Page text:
Customer service, which the NCOA rated as “excellent,” is by phone seven days a week or by email. Standard warranty is one year. There’s no Bluetooth streaming or app for adjustments.
Best Variety – Lucid
Lucid makes both prescription and OTC hearing aids. Their five OTC models are preset and run from $199 to $999 a pair. You can choose between behind-the-ear, receiver-in-canal, in-the-ear, and in-the-canal models. The two lowest-priced models come with disposable batteries, while their two mid-price ones include Bluetooth streaming for music, movies, and hands-free phone calls. One model offers adjustment by app; you adjust the others with buttons on the device.
Like other brands, Lucid offers a free, five-minute online hearing test. But since they also make prescription hearing aids, you can also get a free hearing exam at any partner clinic that sells them (including many Sam’s Club locations). That way, if you need prescription hearing aids, you’ll know what kind to start shopping for.
There’s a 90-day trial period if you buy from Sam’s Club or directly from Lucid, 60 days if you buy from retailers like Amazon, Walmart or Big Buy, or pharmacies like CVS.
Free remote assistance from licensed hearing specialists is available by phone (Monday through Friday), chat, or contact form.
A one-year manufacturer’s warranty covers defects in workmanship. There’s optional loss and damage coverage for a monthly fee, but it comes with a $300 deductible per claim. So if you’re buying the $199 or $299 model, you might as well skip it.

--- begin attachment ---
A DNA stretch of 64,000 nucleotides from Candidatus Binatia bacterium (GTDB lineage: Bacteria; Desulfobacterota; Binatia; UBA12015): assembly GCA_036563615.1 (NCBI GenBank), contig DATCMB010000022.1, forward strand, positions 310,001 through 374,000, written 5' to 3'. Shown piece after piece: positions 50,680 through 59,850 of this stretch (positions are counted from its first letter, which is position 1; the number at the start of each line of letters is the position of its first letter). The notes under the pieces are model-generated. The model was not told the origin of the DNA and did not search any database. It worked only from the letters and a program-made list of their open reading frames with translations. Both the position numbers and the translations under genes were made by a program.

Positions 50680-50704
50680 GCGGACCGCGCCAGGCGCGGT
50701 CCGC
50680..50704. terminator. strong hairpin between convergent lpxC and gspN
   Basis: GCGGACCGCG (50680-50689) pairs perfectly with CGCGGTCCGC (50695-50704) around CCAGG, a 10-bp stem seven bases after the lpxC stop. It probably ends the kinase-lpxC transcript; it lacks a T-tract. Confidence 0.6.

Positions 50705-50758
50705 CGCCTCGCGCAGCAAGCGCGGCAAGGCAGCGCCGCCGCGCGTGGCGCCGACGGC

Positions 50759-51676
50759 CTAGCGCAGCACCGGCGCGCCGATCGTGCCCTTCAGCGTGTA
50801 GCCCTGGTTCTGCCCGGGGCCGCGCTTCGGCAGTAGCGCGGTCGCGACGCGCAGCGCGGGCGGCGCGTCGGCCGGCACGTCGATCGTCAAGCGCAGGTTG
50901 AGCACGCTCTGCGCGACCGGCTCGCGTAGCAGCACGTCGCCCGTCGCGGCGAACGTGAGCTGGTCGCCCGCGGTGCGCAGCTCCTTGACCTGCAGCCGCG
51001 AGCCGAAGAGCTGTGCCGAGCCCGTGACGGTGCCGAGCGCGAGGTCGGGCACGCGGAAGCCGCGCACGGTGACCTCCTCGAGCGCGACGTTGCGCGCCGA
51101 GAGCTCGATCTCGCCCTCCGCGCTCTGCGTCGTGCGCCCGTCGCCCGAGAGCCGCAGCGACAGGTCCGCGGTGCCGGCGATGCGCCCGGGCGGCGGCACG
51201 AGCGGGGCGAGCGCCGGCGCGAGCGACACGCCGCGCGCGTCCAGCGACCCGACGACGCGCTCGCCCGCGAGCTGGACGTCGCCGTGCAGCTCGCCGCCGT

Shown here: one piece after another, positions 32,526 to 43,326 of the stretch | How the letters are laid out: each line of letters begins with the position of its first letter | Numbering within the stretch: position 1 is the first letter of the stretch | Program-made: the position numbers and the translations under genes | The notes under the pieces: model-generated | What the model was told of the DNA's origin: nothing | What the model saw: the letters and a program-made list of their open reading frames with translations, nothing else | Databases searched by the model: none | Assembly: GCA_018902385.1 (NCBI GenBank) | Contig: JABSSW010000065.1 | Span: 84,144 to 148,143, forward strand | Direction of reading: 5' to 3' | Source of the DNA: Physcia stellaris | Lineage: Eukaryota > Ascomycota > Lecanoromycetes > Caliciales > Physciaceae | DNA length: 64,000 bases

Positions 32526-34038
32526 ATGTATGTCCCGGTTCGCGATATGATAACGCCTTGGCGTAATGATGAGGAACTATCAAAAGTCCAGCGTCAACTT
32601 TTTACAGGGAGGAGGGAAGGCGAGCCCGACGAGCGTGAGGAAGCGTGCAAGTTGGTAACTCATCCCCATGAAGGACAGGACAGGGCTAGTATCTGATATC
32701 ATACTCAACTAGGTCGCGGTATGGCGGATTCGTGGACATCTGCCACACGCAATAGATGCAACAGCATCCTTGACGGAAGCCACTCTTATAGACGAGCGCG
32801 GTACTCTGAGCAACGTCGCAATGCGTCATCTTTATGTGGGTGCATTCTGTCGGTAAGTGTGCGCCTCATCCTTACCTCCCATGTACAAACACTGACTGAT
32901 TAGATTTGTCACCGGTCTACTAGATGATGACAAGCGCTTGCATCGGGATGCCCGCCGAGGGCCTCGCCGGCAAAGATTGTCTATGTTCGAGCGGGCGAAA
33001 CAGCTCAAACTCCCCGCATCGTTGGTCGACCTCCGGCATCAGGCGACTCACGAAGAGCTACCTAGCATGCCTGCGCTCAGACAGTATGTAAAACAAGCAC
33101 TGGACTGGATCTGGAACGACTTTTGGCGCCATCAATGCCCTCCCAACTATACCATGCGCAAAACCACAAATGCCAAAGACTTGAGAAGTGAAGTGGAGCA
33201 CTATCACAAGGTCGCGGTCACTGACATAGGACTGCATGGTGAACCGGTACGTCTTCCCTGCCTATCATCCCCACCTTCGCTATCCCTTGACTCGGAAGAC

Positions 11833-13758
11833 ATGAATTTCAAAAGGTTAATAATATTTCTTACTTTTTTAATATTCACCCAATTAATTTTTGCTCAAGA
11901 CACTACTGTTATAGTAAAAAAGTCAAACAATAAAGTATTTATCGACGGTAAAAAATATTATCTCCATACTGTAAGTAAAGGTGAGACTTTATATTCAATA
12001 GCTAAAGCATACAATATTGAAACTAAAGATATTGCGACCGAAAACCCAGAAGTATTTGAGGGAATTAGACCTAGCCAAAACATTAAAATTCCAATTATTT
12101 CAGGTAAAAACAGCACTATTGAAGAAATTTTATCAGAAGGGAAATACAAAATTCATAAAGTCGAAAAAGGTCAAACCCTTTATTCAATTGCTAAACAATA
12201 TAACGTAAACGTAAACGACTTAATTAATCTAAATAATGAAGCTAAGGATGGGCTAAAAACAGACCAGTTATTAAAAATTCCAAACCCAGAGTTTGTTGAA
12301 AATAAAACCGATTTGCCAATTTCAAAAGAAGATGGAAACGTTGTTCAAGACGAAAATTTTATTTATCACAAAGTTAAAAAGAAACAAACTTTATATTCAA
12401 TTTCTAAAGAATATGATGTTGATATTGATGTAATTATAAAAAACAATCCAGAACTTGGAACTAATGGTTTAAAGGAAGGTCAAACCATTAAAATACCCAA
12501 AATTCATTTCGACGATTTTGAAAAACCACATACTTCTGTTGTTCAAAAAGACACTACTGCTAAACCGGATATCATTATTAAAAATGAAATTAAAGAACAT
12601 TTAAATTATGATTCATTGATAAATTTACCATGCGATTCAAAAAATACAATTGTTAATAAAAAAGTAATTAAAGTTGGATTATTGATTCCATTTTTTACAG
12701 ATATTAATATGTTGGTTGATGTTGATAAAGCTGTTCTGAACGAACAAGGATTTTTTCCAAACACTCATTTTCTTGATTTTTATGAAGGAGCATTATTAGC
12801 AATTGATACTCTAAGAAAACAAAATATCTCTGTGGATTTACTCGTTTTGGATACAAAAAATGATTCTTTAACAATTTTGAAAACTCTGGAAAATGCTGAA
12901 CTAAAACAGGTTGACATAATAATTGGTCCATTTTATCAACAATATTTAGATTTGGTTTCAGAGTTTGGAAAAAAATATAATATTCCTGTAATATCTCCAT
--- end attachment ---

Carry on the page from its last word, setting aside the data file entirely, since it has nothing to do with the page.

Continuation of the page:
Best Earbud-Style – Sony
Sony makes two earbud-style OTC hearing aids – one in-the-canal and one in-the-ear. In order to be small enough to fit inside the ear canal and be close to invisible, Sony’s C10 model has no room for a rechargeable battery or Bluetooth hardware. So if either of those features is important to you, you’ll go for the slightly larger in-the-ear E10. (Please be aware, though, that the Bluetooth works only with iOS phones, not Androids.)
Both models are self-fitting. When you pair them with your iOS or Android phone, a short hearing screening will match the sound profile to your hearing loss. From that point on, you can use their app to adjust overall volume, bass/treble and left/right balance, and fine-tuning for sound quality in different situations. Automatic adjustments on both models will change the sound settings as you go from one listening environment to the next.
Customer service is by phone, text, or online chat. Prices are $999 or $1,299 a pair. Standard warranty is one year.
When it comes to OTC hearing aids, along with just about everything else, different people have different needs, different priorities, and different preferences. Same with senior care management. No two clients are ever exactly alike, and all have different physical and psychosocial needs, different priorities, values, preferences, lifestyles, schedules and interests.
That’s why our very first step in custom-designing a coordinated senior care management plan at Senior Insights is to learn all about the individual we’ll be caring for. Our thorough three-part needs assessment goes beyond each client’s physical needs to learn about their emotional, cognitive, and psychosocial needs as well. So please contact us to learn more. You’ll like what you hear.
Last Week: Best for Seniors, Most Affordable, Most Financing Options, Best Invisible Fit